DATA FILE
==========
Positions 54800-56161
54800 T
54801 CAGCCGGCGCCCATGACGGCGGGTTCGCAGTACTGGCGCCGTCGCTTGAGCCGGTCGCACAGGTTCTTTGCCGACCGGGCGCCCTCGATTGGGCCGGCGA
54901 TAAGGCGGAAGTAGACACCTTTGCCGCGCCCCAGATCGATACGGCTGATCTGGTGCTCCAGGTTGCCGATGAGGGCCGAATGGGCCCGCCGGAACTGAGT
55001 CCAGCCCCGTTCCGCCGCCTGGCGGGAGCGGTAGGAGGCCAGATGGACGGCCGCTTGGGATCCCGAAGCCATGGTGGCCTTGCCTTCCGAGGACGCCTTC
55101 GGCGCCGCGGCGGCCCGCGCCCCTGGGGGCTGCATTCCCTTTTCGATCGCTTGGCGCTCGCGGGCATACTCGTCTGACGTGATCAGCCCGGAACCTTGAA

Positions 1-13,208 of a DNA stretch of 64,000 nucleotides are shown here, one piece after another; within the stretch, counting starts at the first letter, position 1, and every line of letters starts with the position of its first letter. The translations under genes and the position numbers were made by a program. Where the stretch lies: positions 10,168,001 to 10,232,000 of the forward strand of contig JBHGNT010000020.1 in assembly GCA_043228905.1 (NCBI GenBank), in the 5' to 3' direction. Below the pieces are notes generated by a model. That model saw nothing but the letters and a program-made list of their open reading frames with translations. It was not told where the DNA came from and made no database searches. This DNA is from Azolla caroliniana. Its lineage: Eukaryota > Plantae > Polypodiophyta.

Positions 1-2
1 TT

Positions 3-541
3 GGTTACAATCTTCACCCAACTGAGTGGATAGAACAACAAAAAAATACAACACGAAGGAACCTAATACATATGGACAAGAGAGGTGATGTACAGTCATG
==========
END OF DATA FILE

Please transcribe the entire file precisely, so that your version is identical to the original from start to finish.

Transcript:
Positions 54800-56161
54800 T
54801 CAGCCGGCGCCCATGACGGCGGGTTCGCAGTACTGGCGCCGTCGCTTGAGCCGGTCGCACAGGTTCTTTGCCGACCGGGCGCCCTCGATTGGGCCGGCGA
54901 TAAGGCGGAAGTAGACACCTTTGCCGCGCCCCAGATCGATACGGCTGATCTGGTGCTCCAGGTTGCCGATGAGGGCCGAATGGGCCCGCCGGAACTGAGT
55001 CCAGCCCCGTTCCGCCGCCTGGCGGGAGCGGTAGGAGGCCAGATGGACGGCCGCTTGGGATCCCGAAGCCATGGTGGCCTTGCCTTCCGAGGACGCCTTC
55101 GGCGCCGCGGCGGCCCGCGCCCCTGGGGGCTGCATTCCCTTTTCGATCGCTTGGCGCTCGCGGGCATACTCGTCTGACGTGATCAGCCCGGAACCTTGAA

Positions 1-13,208 of a DNA stretch of 64,000 nucleotides are shown here, one piece after another; within the stretch, counting starts at the first letter, position 1, and every line of letters starts with the position of its first letter. The translations under genes and the position numbers were made by a program. Where the stretch lies: positions 10,168,001 to 10,232,000 of the forward strand of contig JBHGNT010000020.1 in assembly GCA_043228905.1 (NCBI GenBank), in the 5' to 3' direction. Below the pieces are notes generated by a model. That model saw nothing but the letters and a program-made list of their open reading frames with translations. It was not told where the DNA came from and made no database searches. This DNA is from Azolla caroliniana. Its lineage: Eukaryota > Plantae > Polypodiophyta.

Positions 1-2
1 TT

Positions 3-541
3 GGTTACAATCTTCACCCAACTGAGTGGATAGAACAACAAAAAAATACAACACGAAGGAACCTAATACATATGGACAAGAGAGGTGATGTACAGTCATG